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Three days and a bit of shoe leather later, there is an advocate for the revitalization of Richmond Hill in Borough Hall.
Last week Borough President Helen Marshall met with business leaders of the south Queens neighborhood, took a 2 1/2-hour walking tour of the area and spoke to a group of about 25 people as the featured guest at a town hall meeting sponsored by the Richmond Hill East Business Persons Corp.
Marshall had been called to the area by RHEBPC President Michael Butler, who is intent on bringing business and development to Richmond Hill in much the same way that Jamaica has been rejuvenated on the other side of the Van Wyck Expressway.
Its quite obvious that Richmond Hill has been left behind and its time to bring it up to the forefront, Butler said. You dont have to be a rocket scientist to realize something has to be done in Richmond Hill.
On June 12, Butler led Marshall on a 2 1/2-hour walking tour of Richmond Hill, taking her from the desolate Long Island Rail Road tracks at Lefferts Boulevard to a rundown commercial area along 130th Street.
Lefferts Boulevard was really a mess along the LIRR, she said. All along the LIRR path needs redevelopment. It runs through Queens, picks up fares, but never worries about what it leaves alongside its tracks.
The borough president left impressed by the possibilities for development. With the AirTrain set to begin service this fall and immigrants from India and the Caribbean enlivening the area, the time is ripe to improve Richmond Hill, she said.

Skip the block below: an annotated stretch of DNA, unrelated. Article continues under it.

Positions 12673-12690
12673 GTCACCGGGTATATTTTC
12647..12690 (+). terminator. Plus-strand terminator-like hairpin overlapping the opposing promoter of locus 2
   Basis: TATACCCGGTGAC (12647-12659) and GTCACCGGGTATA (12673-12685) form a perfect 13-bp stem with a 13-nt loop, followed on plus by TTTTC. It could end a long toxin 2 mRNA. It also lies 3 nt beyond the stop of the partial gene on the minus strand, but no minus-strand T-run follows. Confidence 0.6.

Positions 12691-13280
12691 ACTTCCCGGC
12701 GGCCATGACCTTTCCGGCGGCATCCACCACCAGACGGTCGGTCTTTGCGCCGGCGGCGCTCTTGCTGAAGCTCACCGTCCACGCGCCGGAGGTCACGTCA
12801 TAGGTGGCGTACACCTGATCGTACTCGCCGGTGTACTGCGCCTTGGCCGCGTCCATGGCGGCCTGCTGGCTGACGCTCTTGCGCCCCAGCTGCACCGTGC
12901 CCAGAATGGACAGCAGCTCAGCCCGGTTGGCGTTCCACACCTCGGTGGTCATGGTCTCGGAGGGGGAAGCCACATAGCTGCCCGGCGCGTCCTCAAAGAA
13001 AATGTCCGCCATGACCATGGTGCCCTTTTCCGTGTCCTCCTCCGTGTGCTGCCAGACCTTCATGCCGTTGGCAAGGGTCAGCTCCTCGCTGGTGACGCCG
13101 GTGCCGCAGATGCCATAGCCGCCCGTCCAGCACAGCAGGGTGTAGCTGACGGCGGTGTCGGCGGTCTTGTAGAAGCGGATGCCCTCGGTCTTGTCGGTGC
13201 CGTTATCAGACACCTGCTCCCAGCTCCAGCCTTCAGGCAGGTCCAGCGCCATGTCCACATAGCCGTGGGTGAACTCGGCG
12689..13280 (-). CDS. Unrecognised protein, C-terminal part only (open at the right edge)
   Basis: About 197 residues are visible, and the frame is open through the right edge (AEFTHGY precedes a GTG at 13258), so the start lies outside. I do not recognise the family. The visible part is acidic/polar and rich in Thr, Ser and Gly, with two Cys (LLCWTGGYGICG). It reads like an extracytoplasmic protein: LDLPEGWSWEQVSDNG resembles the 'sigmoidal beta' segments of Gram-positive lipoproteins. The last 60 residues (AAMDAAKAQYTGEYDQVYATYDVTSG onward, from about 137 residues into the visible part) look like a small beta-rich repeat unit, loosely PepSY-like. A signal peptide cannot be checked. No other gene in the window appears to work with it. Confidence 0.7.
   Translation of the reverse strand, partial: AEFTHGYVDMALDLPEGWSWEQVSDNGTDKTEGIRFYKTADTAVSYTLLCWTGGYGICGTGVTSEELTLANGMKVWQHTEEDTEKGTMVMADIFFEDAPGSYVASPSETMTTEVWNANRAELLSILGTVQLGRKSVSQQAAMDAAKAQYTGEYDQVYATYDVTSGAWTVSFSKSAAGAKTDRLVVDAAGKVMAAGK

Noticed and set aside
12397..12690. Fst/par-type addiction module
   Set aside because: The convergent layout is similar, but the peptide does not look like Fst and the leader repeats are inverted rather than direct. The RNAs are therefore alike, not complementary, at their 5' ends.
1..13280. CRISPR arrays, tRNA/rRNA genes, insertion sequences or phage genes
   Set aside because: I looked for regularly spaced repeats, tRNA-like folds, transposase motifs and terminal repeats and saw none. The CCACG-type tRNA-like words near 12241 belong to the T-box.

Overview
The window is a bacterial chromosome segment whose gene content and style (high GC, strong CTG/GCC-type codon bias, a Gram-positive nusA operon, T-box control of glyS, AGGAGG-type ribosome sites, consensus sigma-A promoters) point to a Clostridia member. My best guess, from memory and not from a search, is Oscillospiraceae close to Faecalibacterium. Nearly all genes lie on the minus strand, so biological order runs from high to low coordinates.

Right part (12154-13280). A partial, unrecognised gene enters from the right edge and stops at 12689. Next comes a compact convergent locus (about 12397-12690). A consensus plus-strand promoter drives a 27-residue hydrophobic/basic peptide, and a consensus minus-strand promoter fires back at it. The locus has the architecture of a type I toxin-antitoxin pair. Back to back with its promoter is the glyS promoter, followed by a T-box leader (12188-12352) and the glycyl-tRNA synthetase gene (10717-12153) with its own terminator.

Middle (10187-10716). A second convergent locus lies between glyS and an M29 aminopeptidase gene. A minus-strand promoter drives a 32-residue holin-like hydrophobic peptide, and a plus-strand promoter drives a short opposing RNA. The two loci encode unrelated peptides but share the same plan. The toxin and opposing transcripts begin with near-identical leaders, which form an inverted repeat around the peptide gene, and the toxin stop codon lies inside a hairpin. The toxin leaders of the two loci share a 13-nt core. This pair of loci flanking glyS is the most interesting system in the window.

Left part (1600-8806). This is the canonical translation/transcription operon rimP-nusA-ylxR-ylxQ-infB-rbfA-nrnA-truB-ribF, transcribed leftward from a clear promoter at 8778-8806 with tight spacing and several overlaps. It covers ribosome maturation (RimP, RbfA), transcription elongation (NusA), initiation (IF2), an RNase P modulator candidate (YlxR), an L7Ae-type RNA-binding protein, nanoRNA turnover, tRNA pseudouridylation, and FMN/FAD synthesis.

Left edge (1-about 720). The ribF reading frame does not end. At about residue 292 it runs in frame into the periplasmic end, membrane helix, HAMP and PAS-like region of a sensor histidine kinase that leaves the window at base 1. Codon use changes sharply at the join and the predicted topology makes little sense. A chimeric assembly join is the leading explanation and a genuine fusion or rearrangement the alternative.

He has visions of this area being better, Marshall said of Butler at the town hall meeting last Thursday night. We got a good look at some of the areas that could be improved.
An enthusiastic Marshall spoke about her walking tour for about 30 minutes and then fielded questions from residents and business people for nearly two hours. Her indepth responses often exceeded 15 minutes.
Marshall said housing, always a volatile issue in Richmond Hill, is at the top of her development list. She answered a query about illegal conversions by firmly stating she was against them because they are unsafe, but said more can be done to accommodate the influx of immigrants to the neighborhood.
We have so many people coming in and we dont have enough decent housing for them, she said. The borough president said she would convene an illegal conversion task force July 3 to address the unlawful transformation of single homes in multiple family dwellings.
Others wanted to know why the neighborhood does not have a major supermarket or commercial bank and why the Republican Club on Lefferts Boulevard between Hillside Avenue and Jamaica Avenue has been allowed to deteriorate.
The Richmond Hill East Business Persons Corp. is a non-profit group comprised of about 50 area business people, professionals and residents, and many left impressed that the borough president gave so much energy and time to a small community organization.
Id say it was the best impression from a borough president that weve ever had, Butler said. Shes very enthusiastic in reference to the redevelopment of Richmond Hill. Weve been left out for a long time and shed like to spearhead its rebirth.
Reach reporter Daniel Massey by e-mail at Timesledger@aol.com or call 229-0300, Ext. 156.
©2002 Community Newspaper Group
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